The Wild West of Yester-Year

Stagecoach Mary
By Rachel Kovaciny

She was the first African American woman to drive a Star Route for the U.S. Post Office. She fought off bandits, wolves, and the naysayers who insisted a woman would never succeed at delivering mail in wild Montana. Oh, and she drove that route for eight years, while she was in her sixties. Who was she? “Stagecoach Mary” Fields.

Mary Fields was born into slavery in Tennessee in the early 1830s. After slavery got abolished in 1865, she found a job in the household of Judge Edmund Dunne. When Dunne’s wife died in 1883, Fields accompanied the judge’s children to a convent in Ohio, where their aunt was the Mother Superior, called Mother Amadeus. Mary Fields remained at the convent with the children and befriended Mother Amadeus and many other nuns there. She took on odd jobs around the convent, working in the laundry, gardens, and wherever else they needed help.

Mother Amadeus and several other nuns went to Montana the following year to establish a mission school for Native American children. Word reached the convent back in Ohio: the mission was struggling to get started, and Mother Amadeus had fallen ill. It’s not clear whether Mary Fields was asked or told to go help Mother Amadeus recover from pneumonia, or if she volunteered. Either way, she went straight out to Montana and got to work. Once she had nursed Mother Amadeus back to health, Mary Fields turned her attention to the half-built mission. She took over the laundry, started a vegetable garden, established a thriving chicken flock, and drove wagonloads of supplies to the mission from nearby Cascade, Montana. Some say she also helped finish the mission’s building projects. Six-foot-tall Mary Fields was a force to be reckoned with when she wanted to get something done.

Because she was not actually a nun, but only worked at the mission, Fields did not abide by the same rules as the nuns. She shocked many people by smoking cigars, drinking alcohol in saloons, carrying a pistol and a rifle, and gambling like a man. But she also made many, many friends in and around Cascade and the mission. The Native Americans nicknamed her “White Crow” because she lived with and behaved like white people, but her skin was black like a crow. Fields helped teach children at the mission for a time, and her kindness to children became legendary.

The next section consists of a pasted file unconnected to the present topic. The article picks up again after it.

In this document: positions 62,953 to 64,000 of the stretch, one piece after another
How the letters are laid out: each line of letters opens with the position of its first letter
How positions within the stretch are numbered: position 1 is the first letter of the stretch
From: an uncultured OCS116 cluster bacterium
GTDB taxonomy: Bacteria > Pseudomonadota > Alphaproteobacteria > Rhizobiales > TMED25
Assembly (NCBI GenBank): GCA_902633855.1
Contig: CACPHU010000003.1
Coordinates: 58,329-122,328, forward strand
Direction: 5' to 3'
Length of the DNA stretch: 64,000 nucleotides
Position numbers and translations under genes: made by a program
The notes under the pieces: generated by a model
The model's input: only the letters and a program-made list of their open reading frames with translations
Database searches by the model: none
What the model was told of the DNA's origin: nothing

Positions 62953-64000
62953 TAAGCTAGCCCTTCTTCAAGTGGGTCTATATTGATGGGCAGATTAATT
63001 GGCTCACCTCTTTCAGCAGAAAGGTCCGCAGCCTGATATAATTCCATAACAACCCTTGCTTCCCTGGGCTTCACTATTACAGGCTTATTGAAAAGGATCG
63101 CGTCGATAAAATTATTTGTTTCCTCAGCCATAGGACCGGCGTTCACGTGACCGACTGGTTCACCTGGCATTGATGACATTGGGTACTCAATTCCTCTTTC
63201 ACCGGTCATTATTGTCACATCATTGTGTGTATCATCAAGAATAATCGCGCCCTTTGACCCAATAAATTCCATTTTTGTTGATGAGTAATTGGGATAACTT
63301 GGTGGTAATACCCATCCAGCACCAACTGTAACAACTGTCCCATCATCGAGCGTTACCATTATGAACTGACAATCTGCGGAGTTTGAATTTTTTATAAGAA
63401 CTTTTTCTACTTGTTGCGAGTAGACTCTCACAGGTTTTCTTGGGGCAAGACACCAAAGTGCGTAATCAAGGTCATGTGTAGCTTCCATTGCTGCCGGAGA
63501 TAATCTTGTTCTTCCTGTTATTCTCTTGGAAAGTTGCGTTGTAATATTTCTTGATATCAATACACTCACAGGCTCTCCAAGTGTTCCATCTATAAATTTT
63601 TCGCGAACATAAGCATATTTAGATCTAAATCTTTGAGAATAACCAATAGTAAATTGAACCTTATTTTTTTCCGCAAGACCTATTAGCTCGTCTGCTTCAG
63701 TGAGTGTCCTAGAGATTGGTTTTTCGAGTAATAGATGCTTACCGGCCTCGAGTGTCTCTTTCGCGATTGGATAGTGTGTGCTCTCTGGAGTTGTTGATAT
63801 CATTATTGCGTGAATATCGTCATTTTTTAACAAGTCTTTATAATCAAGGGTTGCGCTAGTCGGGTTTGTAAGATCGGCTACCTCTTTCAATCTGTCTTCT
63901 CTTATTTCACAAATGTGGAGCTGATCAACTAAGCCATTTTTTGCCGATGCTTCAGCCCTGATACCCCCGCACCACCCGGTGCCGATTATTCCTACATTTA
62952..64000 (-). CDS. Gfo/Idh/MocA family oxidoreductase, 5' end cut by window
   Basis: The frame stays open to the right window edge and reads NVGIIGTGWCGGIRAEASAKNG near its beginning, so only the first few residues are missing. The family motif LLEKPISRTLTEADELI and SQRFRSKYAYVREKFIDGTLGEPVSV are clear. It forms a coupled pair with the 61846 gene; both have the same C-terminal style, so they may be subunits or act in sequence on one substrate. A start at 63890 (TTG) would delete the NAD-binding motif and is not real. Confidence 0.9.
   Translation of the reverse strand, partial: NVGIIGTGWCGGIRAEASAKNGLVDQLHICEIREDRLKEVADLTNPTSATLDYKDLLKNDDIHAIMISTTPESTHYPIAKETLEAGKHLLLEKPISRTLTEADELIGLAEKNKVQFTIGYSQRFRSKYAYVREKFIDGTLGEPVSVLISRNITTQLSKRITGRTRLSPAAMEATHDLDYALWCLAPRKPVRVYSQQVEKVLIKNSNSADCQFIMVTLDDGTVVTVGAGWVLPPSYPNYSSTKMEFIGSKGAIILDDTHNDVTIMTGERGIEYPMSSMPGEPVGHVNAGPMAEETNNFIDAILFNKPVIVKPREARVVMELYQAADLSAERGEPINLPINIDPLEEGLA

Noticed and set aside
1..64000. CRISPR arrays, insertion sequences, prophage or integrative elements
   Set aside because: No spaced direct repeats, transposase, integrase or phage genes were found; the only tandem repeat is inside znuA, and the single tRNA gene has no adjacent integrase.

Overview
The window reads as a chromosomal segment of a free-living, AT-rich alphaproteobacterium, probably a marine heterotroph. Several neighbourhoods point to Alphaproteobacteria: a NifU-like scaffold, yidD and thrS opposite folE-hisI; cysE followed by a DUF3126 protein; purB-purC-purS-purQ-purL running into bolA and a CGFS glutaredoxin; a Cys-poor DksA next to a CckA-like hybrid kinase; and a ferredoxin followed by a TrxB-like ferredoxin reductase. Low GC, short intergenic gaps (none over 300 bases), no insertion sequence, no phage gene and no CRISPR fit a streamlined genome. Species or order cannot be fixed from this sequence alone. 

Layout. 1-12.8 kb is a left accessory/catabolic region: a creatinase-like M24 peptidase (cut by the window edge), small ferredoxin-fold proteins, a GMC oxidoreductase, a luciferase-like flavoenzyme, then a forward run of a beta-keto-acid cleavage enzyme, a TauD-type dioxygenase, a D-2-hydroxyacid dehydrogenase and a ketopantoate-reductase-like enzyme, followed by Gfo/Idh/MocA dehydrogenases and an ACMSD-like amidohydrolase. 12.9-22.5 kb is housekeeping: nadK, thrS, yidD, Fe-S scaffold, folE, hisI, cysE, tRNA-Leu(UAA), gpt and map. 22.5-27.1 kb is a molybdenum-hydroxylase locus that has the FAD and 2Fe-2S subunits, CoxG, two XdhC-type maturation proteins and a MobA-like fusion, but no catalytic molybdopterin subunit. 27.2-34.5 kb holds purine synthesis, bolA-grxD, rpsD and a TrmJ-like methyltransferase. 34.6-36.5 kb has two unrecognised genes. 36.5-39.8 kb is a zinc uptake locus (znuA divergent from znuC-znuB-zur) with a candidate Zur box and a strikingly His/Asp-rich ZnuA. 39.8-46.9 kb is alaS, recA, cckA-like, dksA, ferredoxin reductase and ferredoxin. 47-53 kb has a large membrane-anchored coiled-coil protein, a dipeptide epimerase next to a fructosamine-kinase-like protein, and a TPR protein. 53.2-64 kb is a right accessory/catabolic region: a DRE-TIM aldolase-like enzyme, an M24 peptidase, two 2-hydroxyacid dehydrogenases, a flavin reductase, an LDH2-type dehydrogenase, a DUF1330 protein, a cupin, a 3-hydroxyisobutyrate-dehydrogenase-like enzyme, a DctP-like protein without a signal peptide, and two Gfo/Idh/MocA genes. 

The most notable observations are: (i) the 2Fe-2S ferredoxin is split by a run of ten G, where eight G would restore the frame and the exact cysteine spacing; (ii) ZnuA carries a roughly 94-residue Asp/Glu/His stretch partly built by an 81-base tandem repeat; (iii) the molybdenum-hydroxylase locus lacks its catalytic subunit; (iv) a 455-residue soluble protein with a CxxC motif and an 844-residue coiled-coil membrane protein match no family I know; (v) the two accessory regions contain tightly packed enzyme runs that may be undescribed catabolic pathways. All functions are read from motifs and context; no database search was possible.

Unfortunately, her bad temper also became a legend. After an 1894 altercation with a man that ended when both he and Fields drew guns on each other, the bishop who oversaw the mission barred her from working there anymore.
Mary Fields opened a restaurant in nearby Cascade, but went bankrupt multiple times, reportedly because she gave free meals to needy homesteaders. Although she was the only Black person in Cascade, Fields continued to make friends and earn the respect of those around her. Unfortunately, friendship doesn’t pay the bills, and she had to close her restaurant.

Friendship may not pay bills, but it does sometimes help you find other job opportunities. A year after the mission had dismissed Fields, Mother Amadeus and the other nuns encouraged her to try for a contract as a “Star Route” mail carrier for the Post Office. Star Routes were independently owned and operated, not run by the Post Office itself. This allowed Mary Fields to choose her own mode of transportation and be her own boss. For eight years, Mary Fields drove a stagecoach between the train station in Cascade to the mission she had helped build, traveling three hundred miles a week on her route. She handled her stagecoach so well, people called her “Stagecoach Mary.” She accepted the nickname with pride. Fields even carried the mail by snowshoe across snow-blocked parts of her route during the winter.

Well into her seventies, people still said Mary Fields could knock out a man with a single punch. The mayor of Cascade made her birthday a local holiday. The owner of the Cascade Hotel declared she could eat for free in his hotel’s restaurant for the rest of her life. When her home burned to the ground, people from all over Cascade worked together to rebuild it for her. After she resigned from her mail route, she opened a laundry business out of her home. One customer who tried to cheat her by not paying his full bill found himself chased down by the 200-pound, six-foot-tall Mary Fields, who knocked him cold and then told bystanders, “His laundry bill is paid.”

Although she had a temper like a grizzly and could out-cuss, out-drink, out-smoke, out-gamble, and out-punch most men, Mary Fields was also a kind and gentle friend to all children and anyone in need. She loved to watch baseball and would make bouquets of flowers for the players on local teams. And when she died in 1914, her funeral was one of the biggest Cascade has ever known. The actor Gary Cooper, who became famous for starring in movies such as the western High Noon (1952), met Mary Fields when he was nine years old, and he remembered her all his life. Many years later, he said of her, “She may have been born a slave, but she lived to become one of the freest souls ever to draw a breath... or a .38!”